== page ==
Research finds Fairtrade is the world’s most widely recognised ethical label
Fairtrade International’s 2012-13 annual report shows strong sales and continued consumer trust in the organisation.
More than 1.3 million farmers and workers in 70 countries are part of 1149 Fairtrade producer organisations, a rise of 16 per cent on 2011, according to the report. In addition to sales income, these producer groups benefitted from around US$105 million in Fairtrade Premium money for sustainability and development projects in 2012.
Consumer sales increased significantly in key markets, including: Germany (33 per cent), the Netherlands (26 per cent), Sweden (28 per cent), Switzerland (15 per cent), and the UK (16 per cent). Last year’s growth nearly completely offset the drop in total 2012 sales caused by Fair Trade USA’s withdrawal from the international system at the end of 2011. Excluding the USA, average sales in all other Fairtrade markets increased by more than 20 per cent compared to 2011.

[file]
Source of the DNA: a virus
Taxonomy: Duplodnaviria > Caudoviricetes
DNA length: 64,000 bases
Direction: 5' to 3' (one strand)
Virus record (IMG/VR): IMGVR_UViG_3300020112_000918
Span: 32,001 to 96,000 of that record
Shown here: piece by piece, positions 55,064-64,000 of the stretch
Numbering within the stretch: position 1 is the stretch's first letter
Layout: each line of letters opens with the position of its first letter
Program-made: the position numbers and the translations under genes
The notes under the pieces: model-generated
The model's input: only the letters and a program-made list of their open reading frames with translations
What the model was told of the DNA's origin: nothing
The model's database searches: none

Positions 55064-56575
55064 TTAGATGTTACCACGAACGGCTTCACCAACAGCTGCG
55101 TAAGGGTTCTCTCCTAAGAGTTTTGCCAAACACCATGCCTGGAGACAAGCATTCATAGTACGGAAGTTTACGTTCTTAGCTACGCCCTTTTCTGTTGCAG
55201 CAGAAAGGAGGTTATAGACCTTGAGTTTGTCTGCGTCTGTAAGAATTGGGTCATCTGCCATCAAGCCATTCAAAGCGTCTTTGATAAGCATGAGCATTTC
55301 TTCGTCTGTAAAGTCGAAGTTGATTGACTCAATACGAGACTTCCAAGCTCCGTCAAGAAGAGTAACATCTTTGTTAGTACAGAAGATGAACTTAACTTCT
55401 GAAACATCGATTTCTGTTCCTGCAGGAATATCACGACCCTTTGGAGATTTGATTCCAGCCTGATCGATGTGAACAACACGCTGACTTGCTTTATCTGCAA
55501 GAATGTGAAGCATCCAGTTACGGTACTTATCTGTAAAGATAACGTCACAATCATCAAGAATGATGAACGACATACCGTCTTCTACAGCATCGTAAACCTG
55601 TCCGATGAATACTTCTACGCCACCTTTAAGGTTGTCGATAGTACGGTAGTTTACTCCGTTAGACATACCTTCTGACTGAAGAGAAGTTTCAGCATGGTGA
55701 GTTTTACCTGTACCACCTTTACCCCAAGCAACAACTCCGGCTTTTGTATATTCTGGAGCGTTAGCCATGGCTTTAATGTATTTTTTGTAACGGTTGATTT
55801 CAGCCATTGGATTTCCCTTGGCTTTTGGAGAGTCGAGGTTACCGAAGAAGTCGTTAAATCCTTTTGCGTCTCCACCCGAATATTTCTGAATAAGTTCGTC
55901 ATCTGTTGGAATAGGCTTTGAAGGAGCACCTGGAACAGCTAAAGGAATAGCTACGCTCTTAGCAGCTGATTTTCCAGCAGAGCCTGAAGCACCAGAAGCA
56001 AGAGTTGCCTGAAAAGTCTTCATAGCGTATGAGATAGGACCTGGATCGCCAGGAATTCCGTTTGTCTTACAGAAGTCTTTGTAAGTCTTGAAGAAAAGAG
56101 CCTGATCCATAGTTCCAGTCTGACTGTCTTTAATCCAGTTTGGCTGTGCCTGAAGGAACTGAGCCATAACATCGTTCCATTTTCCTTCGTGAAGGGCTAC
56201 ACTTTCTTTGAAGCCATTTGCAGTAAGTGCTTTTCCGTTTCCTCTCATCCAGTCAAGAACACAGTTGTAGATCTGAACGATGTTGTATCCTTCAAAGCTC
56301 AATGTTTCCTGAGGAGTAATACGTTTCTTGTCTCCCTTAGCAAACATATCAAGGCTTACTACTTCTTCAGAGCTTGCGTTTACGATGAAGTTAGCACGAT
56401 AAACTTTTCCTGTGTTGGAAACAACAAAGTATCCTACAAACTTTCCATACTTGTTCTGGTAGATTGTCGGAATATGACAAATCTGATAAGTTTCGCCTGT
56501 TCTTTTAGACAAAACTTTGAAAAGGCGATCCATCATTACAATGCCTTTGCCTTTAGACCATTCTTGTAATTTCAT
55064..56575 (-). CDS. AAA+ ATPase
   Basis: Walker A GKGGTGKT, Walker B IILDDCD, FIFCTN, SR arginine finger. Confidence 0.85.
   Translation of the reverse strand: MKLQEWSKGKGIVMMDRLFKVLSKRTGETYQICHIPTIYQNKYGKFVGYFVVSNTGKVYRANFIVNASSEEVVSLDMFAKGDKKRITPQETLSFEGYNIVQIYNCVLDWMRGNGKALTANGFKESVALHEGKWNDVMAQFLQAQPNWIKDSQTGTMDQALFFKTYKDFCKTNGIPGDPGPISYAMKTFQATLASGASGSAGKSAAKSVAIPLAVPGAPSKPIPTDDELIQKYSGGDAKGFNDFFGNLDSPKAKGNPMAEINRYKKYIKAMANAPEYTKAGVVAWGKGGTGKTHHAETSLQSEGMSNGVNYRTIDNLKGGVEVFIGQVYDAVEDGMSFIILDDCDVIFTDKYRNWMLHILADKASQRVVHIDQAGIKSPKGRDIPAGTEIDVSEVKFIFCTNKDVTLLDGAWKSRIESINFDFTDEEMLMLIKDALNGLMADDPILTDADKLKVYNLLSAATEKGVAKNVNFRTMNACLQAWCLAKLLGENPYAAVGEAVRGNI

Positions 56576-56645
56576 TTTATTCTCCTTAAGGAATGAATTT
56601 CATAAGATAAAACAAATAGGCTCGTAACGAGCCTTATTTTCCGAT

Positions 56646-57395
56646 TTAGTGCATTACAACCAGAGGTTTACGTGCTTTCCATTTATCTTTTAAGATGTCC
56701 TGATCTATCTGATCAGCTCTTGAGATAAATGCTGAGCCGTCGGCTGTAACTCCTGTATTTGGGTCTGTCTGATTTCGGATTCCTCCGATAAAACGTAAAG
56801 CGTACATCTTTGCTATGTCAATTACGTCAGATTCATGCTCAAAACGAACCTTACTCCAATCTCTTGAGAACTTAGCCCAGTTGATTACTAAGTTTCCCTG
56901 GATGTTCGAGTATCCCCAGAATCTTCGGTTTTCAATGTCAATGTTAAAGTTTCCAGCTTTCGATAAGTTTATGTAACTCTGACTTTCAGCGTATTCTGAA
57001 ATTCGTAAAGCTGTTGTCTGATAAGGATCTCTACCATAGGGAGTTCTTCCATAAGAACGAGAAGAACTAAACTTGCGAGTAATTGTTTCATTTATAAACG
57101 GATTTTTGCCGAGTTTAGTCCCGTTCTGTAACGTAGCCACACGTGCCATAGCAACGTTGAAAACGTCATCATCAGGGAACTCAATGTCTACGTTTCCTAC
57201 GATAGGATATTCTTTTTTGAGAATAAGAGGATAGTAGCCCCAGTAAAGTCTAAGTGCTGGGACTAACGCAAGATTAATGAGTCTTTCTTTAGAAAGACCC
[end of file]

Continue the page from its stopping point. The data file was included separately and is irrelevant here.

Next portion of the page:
Despite positive trends in consumer sales and an increase in Fairtrade producer organisations, many people are still beyond Fairtrade’s reach, the organisation says.
“In the ultimate irony, half of the world’s hungriest people are smallholder farmers, yet they grow 70 per cent of the world’s food,” said Fairtrade International’s CEO, Harriet Lamb, in a statement. “Fairtrade’s strong sales growth in 2012 is encouraging, but we are productively dissatisfied. We must step up the reach of Fairtrade if we are to break the mould of unfairness that is so deeply embedded in trade.”
The report says that consumers showed their support for Fairtrade by spending US$6.3 billion on Fairtrade products in 2012. Nine in ten consumers in five leading Fairtrade markets recognised the Fairtrade Mark. A Fairtrade-commissioned study in 17 countries found that, across all markets, six in ten consumers have seen the Fairtrade Mark, and of those, nine in ten trust it.